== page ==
1

I am working on a system where the administrators can add information about potential users. So a user can exist without even knowing it.

Current Login:

Current login - regitered by someone else

At this moment there is an extra input field (see above) to check if someone registered you already. This seems rather clumsy to me. This is actually the first step of the registration progress in case the email is not yet known, wich seems even clumsier to me. Also the field doubles as a "forgot my password" field. This might seem handy from a developers perspective, but I think UX-wise it is not working. If only because nobody uses this pattern and it will confuse people rather than help them.

I am thinking of incorporating the "email lookup" functionality in the standard login / register form; If someone enters an email that is registerd (but not activated) he gets an immediate inline notification.

What are your thoughts on this?

0

A few companies such as Amazon and Google (login pages linked) have the user start with their email before anything else, then take action afterwards. To apply this to your situation:

  1. User enters their email (only field available at start)
  2. If registered, prompt them to enter their password, then login.
  3. If registered but not activated, prompt them to complete registration.

If they fail to login in case 2, you could reveal a "forgot my password" button.

  • 1
    Thanks. I will take a furher look into this. The way Google handles it seems elegant enough. The way Amazon goes about it always kind of bothered me. It seems a bit unnatural to me. – J.T. Houtenbos Jun 5 '15 at 7:52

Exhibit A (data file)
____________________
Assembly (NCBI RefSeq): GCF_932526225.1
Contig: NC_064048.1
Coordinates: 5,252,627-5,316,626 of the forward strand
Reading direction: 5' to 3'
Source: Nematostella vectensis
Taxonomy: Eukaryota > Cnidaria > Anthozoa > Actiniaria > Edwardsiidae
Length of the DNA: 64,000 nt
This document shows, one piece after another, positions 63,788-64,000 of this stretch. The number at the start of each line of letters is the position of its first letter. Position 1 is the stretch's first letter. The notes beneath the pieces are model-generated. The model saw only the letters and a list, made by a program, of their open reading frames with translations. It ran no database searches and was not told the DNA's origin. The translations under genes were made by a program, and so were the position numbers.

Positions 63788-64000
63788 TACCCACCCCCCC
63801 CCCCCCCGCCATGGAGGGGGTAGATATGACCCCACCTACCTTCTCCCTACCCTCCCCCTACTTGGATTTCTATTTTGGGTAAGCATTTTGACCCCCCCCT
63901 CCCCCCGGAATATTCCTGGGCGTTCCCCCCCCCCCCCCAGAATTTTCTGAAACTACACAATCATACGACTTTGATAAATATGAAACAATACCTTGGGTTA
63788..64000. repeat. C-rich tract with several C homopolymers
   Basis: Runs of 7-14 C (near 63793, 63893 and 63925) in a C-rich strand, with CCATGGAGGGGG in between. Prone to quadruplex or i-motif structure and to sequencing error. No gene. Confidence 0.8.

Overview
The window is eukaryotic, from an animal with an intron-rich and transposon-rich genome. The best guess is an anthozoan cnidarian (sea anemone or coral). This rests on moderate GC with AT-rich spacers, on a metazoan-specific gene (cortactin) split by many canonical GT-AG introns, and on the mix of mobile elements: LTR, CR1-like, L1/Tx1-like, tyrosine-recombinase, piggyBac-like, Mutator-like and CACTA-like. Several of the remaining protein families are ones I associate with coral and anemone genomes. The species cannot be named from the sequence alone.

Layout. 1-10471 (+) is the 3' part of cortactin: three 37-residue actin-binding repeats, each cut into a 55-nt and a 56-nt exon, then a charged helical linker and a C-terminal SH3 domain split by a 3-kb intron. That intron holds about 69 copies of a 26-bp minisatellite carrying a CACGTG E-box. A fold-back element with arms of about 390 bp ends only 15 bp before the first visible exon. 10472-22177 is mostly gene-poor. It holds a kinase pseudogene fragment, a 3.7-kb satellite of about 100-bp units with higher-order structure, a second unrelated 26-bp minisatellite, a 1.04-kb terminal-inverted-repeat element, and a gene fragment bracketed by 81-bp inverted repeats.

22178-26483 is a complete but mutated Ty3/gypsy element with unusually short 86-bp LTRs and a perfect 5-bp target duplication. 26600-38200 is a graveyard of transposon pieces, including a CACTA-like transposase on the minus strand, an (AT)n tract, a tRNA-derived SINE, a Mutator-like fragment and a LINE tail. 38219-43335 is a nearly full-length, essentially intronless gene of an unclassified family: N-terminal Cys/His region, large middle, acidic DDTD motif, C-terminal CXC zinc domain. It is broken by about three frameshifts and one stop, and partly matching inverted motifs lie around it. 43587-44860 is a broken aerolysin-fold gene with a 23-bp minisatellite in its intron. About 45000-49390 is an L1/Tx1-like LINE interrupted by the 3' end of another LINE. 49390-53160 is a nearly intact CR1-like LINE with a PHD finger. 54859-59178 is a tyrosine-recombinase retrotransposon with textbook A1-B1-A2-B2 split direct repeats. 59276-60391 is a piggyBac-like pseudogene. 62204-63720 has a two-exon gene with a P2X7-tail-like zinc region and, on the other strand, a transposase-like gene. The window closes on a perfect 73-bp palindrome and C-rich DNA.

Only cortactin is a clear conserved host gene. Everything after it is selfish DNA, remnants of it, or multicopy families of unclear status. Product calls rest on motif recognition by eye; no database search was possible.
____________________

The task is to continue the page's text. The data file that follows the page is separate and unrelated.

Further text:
• @J.T.Houtenbos Yeah, Amazon's is a bit clunky now that you mention it. But ever since Google switched to their current method, my Google Apps sign-in for a University email became much less confusing. – Alan Jun 5 '15 at 12:14
  • 1
    I put an example online. It is based on the above mentioned Google example: halloijburg.nl/login_01.vm It is just to test the 3 possible flows: 1. Registered user - login@example.com 2. Registered, but not activated - register@example.com 3. Unknown user - enter anything / or nothing to test Let me know what you think. – J.T. Houtenbos Jun 5 '15 at 14:42
  • @J.T.Houtenbos Looks nice, and I bet will work well. This might be a bit off-topic, but since you asked for my opinion... The sign-in box seems a little out of place with the amount of elements on the upper half of the page. You might want to revise that a bit to make it seem more natural. – Alan Jun 5 '15 at 16:30
  • thanks for having a look at it. I also think it needs some revising, but I feel I am on the right track now. Thanks again. – J.T. Houtenbos Jun 8 '15 at 9:57
0

How large is the database? Is it small and well defined enough that you could run an AJAX search as soon as the user defocusses the email field in the register form?

Alternatively, as soon as the user starts adding content to the register email field you could offer them a button right next to the field that they can click to see if that address is pre-registered.

Just a couple of suggestions!

  • Well the database could grow quite large - it is a community platform. Thanks for the suggestions. – J.T. Houtenbos Jun 5 '15 at 8:07

Your Answer

By clicking “Post Your Answer”, you agree to our terms of service, privacy policy and cookie policy

Not the answer you're looking for? Browse other questions tagged or ask your own question.